Whether it’s their own idea or someone else’s, people scoff when they hear dreams that seem too big. But too big for who, and when? Is it possible that the limitations of the world are merely made up by the limitations of our imagination? Is it possible that everything mankind has wrought started with a thought?
Every single thing you see before you; every cup, every phone, every car, everything you watch on a screen, everything that was ever created–including the blog you’re reading now–began with an idea. So why do you act like ideas are nothing? Why is your reaction to a big idea to note why it wouldn’t work, rather than getting excited by finding out how?
Did a pyramid seem possible to early man? Did the rule of law and democratic government seem possible to the subject of a king or queen? Did cars seem possible to cowboys? Did going into space seem possible to people who’d grown up without electricity or running water? And did the internet or smartphone seem possible even a few short years before their inception? Probably not. But they seemed possible to some collection of people. That’s the only reason you have any of the things that exist.
There’s an interview with David Lynch and Patti Smith where she asks him where his ideas come from and he gives an answer that will feel good to every truly creative person. He talks about how there’s a completed puzzle somewhere off in the universe, and he finds the fragment of it somewhere in the universe and he falls in love with it. And that love attracts other fragments, and the more fragments that get attracted the bigger the bait for more fragments. And that’s how every single amazing thing ever happened.
Darwin felt a tug and he followed the passion right out of his beloved church and right into discovering evolution, which in a way was him trying in his own way to describe what God or the forces of nature had created. But people adopt these ideas at their own pace. There are still people coming to accept that idea, and yet so much of the modern science and medicine the nonbelievers use will have been built directly as an extension of that initial creative truth.
Darwin won one friend over, then another, then a publisher, then a society or two, and eventually the public and the school systems. But it all started with one guy falling in love with his personal fragment, and you yourself are like a spiritual fragment-finding creation. That’s how you found all of your friends, and if you have a family it was literally born from the initial thought to bring those two first fragments together. And you felt it as a simple sense of recognition that felt something like, “Oh, he’s attractive.”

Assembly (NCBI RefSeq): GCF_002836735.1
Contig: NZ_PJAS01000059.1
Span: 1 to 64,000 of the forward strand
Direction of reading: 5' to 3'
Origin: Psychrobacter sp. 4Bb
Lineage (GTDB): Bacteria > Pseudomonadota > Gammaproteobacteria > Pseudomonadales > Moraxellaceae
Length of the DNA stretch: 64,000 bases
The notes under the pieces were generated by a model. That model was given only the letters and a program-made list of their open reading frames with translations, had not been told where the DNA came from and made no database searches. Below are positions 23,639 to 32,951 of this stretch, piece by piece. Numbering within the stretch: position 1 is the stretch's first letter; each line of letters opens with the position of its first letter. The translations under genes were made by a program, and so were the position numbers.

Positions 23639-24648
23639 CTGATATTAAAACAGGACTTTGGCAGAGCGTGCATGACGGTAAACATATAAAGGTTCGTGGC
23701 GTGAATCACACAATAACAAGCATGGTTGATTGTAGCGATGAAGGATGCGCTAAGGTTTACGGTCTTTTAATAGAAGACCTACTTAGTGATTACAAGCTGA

Watch yourself today. See people’s statements to you as offerings, and ask yourself what you do with them as offerings. Do you reflect back a previous belief regardless of what they’ve said, or do you attempt to prove it wrong using what you believe versus what they believe? Or, do you take it in and ask questions and really ask yourself what’s being said? Because Einstein told people about gravitational waves 100 years ago, but few believed him then.
Fortunately Einstein’s initial thought was enough bait to attract 100 years worth of clinging fragments, and recently some of the fragments who are scientists actually turned enough of their own thoughts into machines and processes that they were actually able to prove that Einstein’s had formed a truth.
Too often children and adults alike are told that ideas are crazy or too big. Too often we tell ourselves that, but we must shake that collective tendency. It’s ego-related and it’s all about your fears. Forget those. Find your fragment–the thing that will be worth you moving past your fears for. Maybe you’ll be right, maybe you’ll be wrong about what’s on the other side. Maybe you’ll create the thing and maybe you won’t. But that doesn’t matter. Because the power isn’t in the creation, the power is in creating. Even your so-called failures add value to the universe.
Don’t sell your dreams short. The route to them might be entirely unexpected, but if you boldly go forth you are sure to accomplish something meaningful. Start today.
Scott McPherson is an Edmonton-based writer, public speaker, and mindfulness facilitator who works with individuals, companies and non-profit organizations locally and around the world.
Following a serious childhood brain injury Scott McPherson unwittingly spent his entire life meditating on the concepts of thought, consciousness, reality and the self. This made him as strange to others as they were to him. Seeing the self-harm people created with their own overthinking, Scott dedicated part of his life to helping others live with greater awareness. He is currently a writer, speaker and mindfulness instructor based in Edmonton, AB, where he finds it strange to write about himself in the third person.